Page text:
When I arrived at Ted Bates Advertising the morning of the Wonderbread audition, there was quite a crowd. I always thought the women – ‘girls’ we called each other in those days -  were prettier than I, ‘smarter’ – that meant better dressed – and I had a sense of inferiority around the ones who worked all the time. On that particular day, I felt dwarfed, as usual, but did exactly as Mordecai had instructed us – went to the Ladies and sat in a stall with the Copy. It looked long and scary – here it is:

TEACHER: I want everyone’s lunch eaten before we get to the museum.  I’m their teacher – everyday I see the same thing… kids don’t always eat what they bring for lunch.  Mine do… Now that I pack their favorite sandwiches on their favorite bread. Wonder. There are cheaper breads - -but they’re not always this fresh’n soft.  The way kids like bread. When you send yours to school, send Wonder.  Try fresh Wonder English Muffins too.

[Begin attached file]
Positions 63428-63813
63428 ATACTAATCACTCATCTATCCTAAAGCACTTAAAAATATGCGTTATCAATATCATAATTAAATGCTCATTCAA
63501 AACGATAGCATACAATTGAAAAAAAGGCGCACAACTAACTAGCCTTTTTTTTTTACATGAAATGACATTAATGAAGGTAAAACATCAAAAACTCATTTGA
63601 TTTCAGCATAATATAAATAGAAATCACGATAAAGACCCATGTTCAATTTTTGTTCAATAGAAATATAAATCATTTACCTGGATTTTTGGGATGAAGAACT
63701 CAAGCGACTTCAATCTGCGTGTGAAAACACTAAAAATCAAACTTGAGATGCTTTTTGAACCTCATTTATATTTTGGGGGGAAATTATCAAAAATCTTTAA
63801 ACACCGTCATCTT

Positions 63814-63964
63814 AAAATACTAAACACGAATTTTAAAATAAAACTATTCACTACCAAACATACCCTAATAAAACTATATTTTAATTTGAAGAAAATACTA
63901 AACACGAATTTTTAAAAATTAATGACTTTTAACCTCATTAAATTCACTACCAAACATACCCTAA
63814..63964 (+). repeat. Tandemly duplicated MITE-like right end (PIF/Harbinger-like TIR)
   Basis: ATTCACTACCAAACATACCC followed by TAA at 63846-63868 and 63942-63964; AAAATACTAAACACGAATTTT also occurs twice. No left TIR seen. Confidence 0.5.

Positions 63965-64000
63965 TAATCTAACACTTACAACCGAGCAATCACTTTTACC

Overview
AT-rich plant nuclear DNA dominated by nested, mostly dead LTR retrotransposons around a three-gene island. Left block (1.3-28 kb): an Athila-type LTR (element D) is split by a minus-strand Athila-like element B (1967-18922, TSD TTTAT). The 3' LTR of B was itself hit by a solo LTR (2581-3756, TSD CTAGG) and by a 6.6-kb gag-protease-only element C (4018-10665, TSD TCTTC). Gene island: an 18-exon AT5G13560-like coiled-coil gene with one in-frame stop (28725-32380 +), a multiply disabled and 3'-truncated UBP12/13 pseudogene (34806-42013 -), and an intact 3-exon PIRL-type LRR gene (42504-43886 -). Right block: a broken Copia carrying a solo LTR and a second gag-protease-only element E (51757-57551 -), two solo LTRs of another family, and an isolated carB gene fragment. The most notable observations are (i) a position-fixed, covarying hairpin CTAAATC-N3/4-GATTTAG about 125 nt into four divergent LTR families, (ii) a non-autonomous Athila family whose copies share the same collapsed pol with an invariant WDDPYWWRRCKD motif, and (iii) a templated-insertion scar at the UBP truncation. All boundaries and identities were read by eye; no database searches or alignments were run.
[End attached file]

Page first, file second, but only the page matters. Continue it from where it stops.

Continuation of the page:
I sat in that stall and broke it down the best I could, and then feeling that I’d accomplished nothing rushed back to the waiting room, worried that I wouldn’t be there when my name was called. To my amazement, no one was there! Something was wrong with the camera, and we were all supposed to return the next day. I rushed home, delighted at the opportunity to take my time studying and memorizing the Copy.

It took me a while, but I found the three beats. I put actions to them and subtexted each line. Sensory work – or preparation, as Morty called it, being of the Meisner persuasion – was easy since my son went off to kindergarten with his lunch every day. At first, I balked at the thought of promoting Wonderbread – I thought it was morally wrong to support a product I knew to have minimal food value. However, I pushed past my reservations – it might be more difficult now, since I know so much more about how important nutrition is for children – but then I just substituted the whole wheat bread we baked at home for their white version. I drilled it into my brain, going over and over the Copy until it felt conversational.